Adam Taylor—ABC
November 11, 2014

Welcome back to Dancing With the Stars, where we are creeping ever closer to handing off the coveted Mirror Ball Trophy for one of the stars to shove onto their ornamental fireplace (or mention on their college applications). Tonight the competition is split into two parts: America’s Choice, where voters assign dance styles to the stars, and the much ballyhooed dance threesomes, which they insist on demurely calling “trios,” because this is ABC.

Here’s what happened last night on Dancing With the Stars:

Alfonso Ribeiro and Witney Carson: Tasked with dancing a foxtrot to Robbie Williams’ “Ain’t That a Kick in the Head,” Alfonso and Witney decided not to rely on impersonal social media to guide their footsteps. Instead, they took their choreography choices to the (wo)man on the street, who helped plan their routine. The result was Alfonso in a top hat and tails gliding across the dance floor. Bruno Tonioli dubbed him “Alfonso Astaire” and admired the ability to combine the glamour of a bygone era with some “Justin Timberlake” flair. 37/40

Tommy Chong and Peta Murgatroyd: After finding out that they were headed to the semifinals, Tommy and Peta floated on air for their Viennese Waltz. Julianne Hough assured him that he would be in the competition for a very long time. Bruno agreed that he was “very watchable,” but it was Len Goodman who gave the ultimate compliment, “From one old geezer to another old geezer, you are my hero.” Being a hero doesn’t mean high scores, though. 29/40

Lea Thompson and Artem Chigvintsev: For their samba to Maroon 5’s “Animals,” Lea got into character by donning a tiny tiger-striped bedazzled unitard, which when paired with her long flowing blond mane gave her a distinctly Thundercat look. In a good way. The judges loved the routine, but Carrie Ann Inaba wanted her to loosen up a bit and let loose her inner tigress. 34/40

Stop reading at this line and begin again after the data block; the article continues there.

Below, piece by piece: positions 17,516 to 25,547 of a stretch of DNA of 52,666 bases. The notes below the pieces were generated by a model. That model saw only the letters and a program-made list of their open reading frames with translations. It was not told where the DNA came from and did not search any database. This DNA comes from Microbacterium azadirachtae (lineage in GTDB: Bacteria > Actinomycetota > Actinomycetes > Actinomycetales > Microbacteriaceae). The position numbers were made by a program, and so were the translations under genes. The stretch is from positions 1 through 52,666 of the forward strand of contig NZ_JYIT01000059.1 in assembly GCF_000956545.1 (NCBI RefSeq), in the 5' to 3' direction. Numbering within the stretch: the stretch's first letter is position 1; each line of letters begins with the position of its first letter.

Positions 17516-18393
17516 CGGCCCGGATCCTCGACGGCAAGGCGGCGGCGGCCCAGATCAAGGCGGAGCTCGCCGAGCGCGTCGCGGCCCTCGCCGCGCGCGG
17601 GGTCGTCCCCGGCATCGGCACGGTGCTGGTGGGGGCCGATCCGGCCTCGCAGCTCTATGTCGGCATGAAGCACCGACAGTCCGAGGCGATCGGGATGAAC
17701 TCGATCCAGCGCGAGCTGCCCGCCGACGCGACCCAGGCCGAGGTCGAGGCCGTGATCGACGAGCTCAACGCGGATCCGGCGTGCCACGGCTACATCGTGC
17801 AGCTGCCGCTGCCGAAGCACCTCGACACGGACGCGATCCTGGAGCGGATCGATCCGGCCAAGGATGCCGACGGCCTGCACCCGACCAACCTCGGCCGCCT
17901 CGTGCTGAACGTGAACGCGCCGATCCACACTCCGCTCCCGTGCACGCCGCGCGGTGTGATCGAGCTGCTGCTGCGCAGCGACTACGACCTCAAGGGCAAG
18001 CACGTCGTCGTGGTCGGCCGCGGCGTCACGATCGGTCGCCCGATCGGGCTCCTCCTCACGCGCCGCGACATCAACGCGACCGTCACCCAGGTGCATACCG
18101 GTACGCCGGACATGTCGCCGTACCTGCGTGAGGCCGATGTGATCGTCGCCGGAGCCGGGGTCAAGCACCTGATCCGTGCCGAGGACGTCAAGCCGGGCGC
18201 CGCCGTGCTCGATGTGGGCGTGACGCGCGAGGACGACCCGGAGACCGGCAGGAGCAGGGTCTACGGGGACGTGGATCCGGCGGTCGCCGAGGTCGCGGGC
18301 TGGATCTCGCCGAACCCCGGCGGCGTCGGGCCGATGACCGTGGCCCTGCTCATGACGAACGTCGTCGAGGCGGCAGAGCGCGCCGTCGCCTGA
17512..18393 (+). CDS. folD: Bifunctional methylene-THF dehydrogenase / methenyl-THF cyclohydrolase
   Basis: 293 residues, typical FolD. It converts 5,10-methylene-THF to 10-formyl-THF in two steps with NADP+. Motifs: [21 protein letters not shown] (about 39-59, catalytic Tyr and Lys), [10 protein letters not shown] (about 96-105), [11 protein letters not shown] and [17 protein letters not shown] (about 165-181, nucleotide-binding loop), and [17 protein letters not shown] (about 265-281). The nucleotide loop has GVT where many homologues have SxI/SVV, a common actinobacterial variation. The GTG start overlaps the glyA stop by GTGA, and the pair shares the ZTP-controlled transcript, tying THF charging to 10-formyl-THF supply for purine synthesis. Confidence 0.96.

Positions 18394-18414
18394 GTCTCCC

Bethany Mota and Derek Hough: America wanted Derek and Bethany to pretend they were a couple having a fight for their Viennese Waltz, because America apparently loves drama. At the end of the routine, Len wasn’t “transported to Vienna,” but he “was in Austria,” which is close enough. Julianne served up some word salad about Bethany’s journey and how she is a beautiful, vulnerable woman, and hoped that it connected with the audience. 36/40

Sadie Robertson and Mark Ballas: Mark choreographed a jive to a song by a band called Christian TV, which one can only assume is a subtle shout-out to Sadie’s much discussed faith. While the spirit may have been in the music, the judges weren’t moved. Carrie Ann thought Sadie lacked “strength in her torso,” which is apparently a key element to the jive, and Julianne simply stated that it wasn’t her favorite dance. 33/40

Janel Parrish and Val Chmerkovskiy: Riding the high of their perfect score from last week, Janel and Val are given the show-closing spot for their Jazz Age–themed quickstep. To top off those are-they-or-aren’t-they rumors, the dance ended with a big kiss and a bigger apology because apparently the patent leather shoes they were wearing stuck together. The judges didn’t mind, though, because much like Tom Cruise, the routine had all the right moves. 38/40